The phone on the other end of the line rang and rang and rang.
Finally a harsh electronic voice came on the line that said, "Enter your access code now."
I had kind of expected a "Hello, this is Joe Blow..." kind of message or at least an artificial voice that said "Leave a message at the tone." But no; to leave a message for the person I was calling, I needed an access code.
Well I didn't need to talk to them bad enough to try some unknown numbers so I hung up.
It seems that is the way our society is today. We just can't do without voice messaging, cell phones and PDA's (okay if you don't know what that means I had to ask around the office too. It is a Personal Data Assistant).
There is a segment of our society however that isn't so sold on these recent electronic gadgets though. You see them everywhere; poor lost souls who are not in communication with the world at all times. I pity and envy them at the same time.
Some ask, "What is wrong with these people."
I ask, "What do they know that I don't?"
In fact it wasn't that long ago that I didn't think cell phones were a needed accessory to my belt line. I remember being on a plane in the mid-1990's and as soon as it pulled up to the gate some guy in front of me got on his cell phone, just to chit chat. I thought then how ridiculous those phones were.
"Who could possibly need to be in touch all the time?" I mumbled to myself as people pushed and shoved to get off the plane first. A guy behind me agreed and shook his head.
But my kids, who all loved their cell phones began to remind me constantly that I was always one to say "We should look to change for the answers."
They finally got me to buy one in 1999, and I basically have not been without it since. I have to say it sure cured those missing someone you were supposed to meet in a busy part of Salt Lake incidents. Or how about all those times when I get sidetracked at a mall and my family heads off another direction. Now all I have to do is call them up.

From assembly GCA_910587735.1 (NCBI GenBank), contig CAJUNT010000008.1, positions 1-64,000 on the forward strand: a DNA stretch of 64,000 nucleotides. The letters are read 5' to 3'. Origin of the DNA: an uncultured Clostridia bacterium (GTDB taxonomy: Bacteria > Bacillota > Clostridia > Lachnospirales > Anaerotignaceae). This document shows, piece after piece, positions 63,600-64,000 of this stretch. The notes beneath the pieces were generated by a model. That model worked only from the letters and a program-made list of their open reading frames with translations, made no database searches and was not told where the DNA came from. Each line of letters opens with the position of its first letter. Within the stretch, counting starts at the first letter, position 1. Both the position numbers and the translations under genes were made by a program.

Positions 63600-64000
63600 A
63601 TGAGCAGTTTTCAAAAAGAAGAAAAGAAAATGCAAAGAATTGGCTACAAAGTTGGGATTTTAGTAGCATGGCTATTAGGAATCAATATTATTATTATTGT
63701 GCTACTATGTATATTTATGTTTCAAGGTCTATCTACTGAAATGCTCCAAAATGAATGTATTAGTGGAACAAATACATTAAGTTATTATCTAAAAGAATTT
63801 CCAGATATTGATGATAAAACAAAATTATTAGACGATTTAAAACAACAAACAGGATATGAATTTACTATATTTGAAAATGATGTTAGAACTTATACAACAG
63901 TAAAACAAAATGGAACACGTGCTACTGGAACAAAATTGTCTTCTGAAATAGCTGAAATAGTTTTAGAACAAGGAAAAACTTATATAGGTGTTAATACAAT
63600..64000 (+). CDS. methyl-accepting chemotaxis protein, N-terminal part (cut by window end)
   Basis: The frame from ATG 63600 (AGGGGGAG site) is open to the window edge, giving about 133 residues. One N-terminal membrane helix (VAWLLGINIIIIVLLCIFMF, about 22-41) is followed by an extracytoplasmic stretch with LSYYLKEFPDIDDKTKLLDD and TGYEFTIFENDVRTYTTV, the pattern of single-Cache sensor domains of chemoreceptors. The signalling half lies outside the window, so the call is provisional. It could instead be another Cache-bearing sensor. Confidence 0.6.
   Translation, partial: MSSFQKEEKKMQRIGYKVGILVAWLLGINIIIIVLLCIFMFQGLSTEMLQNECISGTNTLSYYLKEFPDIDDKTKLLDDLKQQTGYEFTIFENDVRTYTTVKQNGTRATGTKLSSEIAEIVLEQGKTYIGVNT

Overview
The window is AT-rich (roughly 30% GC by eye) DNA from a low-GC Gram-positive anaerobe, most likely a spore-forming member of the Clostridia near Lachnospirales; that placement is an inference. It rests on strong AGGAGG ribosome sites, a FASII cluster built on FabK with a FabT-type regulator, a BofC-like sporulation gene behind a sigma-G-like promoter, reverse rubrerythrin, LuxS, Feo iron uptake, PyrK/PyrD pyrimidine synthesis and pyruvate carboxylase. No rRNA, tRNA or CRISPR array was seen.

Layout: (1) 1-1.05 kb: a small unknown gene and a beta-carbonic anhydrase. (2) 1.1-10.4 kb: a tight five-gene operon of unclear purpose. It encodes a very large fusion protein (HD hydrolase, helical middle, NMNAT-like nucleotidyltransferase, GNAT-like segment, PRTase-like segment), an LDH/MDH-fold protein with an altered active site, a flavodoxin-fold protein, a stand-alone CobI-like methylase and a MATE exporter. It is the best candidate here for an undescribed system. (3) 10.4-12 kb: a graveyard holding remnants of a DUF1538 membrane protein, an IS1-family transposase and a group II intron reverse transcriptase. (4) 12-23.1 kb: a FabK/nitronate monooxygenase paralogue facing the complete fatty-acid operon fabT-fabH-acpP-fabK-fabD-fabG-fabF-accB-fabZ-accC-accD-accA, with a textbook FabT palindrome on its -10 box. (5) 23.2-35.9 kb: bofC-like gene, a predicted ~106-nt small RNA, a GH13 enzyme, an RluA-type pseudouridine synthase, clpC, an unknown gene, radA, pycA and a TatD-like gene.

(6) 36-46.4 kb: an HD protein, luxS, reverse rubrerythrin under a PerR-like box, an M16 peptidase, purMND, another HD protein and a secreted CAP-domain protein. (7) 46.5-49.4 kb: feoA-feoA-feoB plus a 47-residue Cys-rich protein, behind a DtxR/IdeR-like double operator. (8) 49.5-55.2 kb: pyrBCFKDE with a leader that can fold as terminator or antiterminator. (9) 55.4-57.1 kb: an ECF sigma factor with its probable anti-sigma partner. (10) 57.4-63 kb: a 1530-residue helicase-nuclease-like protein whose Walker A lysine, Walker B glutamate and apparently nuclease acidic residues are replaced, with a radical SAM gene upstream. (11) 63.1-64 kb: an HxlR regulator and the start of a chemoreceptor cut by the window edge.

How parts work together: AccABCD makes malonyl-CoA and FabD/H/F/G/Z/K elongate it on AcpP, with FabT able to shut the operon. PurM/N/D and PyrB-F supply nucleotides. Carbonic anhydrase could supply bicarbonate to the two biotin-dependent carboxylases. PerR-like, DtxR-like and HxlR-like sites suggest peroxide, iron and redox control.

I always hear complaints about cell phone etiquette, and I really have to agree. This past fall I was actually at a family funeral, in fact in the family prayer when someones cell phone started to play "Happy Days Are Here Again" to everyone, except the owners, chagrin. Even worse though was the fact that the person who owned the phone actually answered the damn thing and began a conversation right then and there. I felt many hands come together in a strangulation hold while the woman gabbed on like nothing important was going on.
But if you think that urge to answer a cell phone is only an American phenomenon, guess again.
A recent article in the Wall Street Journal pointed out that the Chinese are much worse about using cell phones anywhere or everywhere. While land lines in the United States have been around almost everywhere for over 75 years, the regular telephone network in China has always been lacking, and never really developed much. However with the recent boom in China's economy, land line communication has been passed right by and once cellular technology took hold, it has become the main way the Chinese communicate with each other. According to the piece they don't ever shut their cell phones off, because it is literally their only way to communicate.
So cell phone etiquette basically does not exist in China. If you get a call you take it, whether your grandma is on her death bed and you are holding her hand or it's in the middle of your granddaughter saying a family prayer.
As for me, I hate cell phones ringing in the middle of anything. In fact the new ring tones, most of them with some classic song recorded into them, are even more annoying. Most of the time I set my cell phone for the "etiquette" mode which means it buzzes instead of ringing. That means when I am in a meeting or a crowd I can ignore it if I want. I wish more people would do that.
But let's get back to voice mail. According to the article about cell phones the Chinese hate voice mail too. It seems that the attitude is that anyone of any importance would have someone answering their phone for them. So many who have to telephone lower ranking people in their company (or in the country for that matter) do not want to just leave a message because it is apparently beneath them.
The Wall Street Journal article said it is basically a "cultural gap." In the U.S. it seems the cultural gap exists between those that are connected and those that aren't.
I remember a number of years ago I saw a half hour science fiction show on television where a guy was connected in every way, with five phones, one of which was with him all the time. It was produced before cell phone technology became all the rage. He kept talking about getting away from the technology so he could be left alone, but his cohorts kept acting like he was crazy to want to do that.
Eventually he disconnected all the phones in his office and on his person and it was totally quiet. It was night time and he was loving it when the police came in and arrested him for being "disconnected."
So keep that cell phone on and that voice mail working. You never know when the law might change in the middle of the night and the technology police show up at your front door.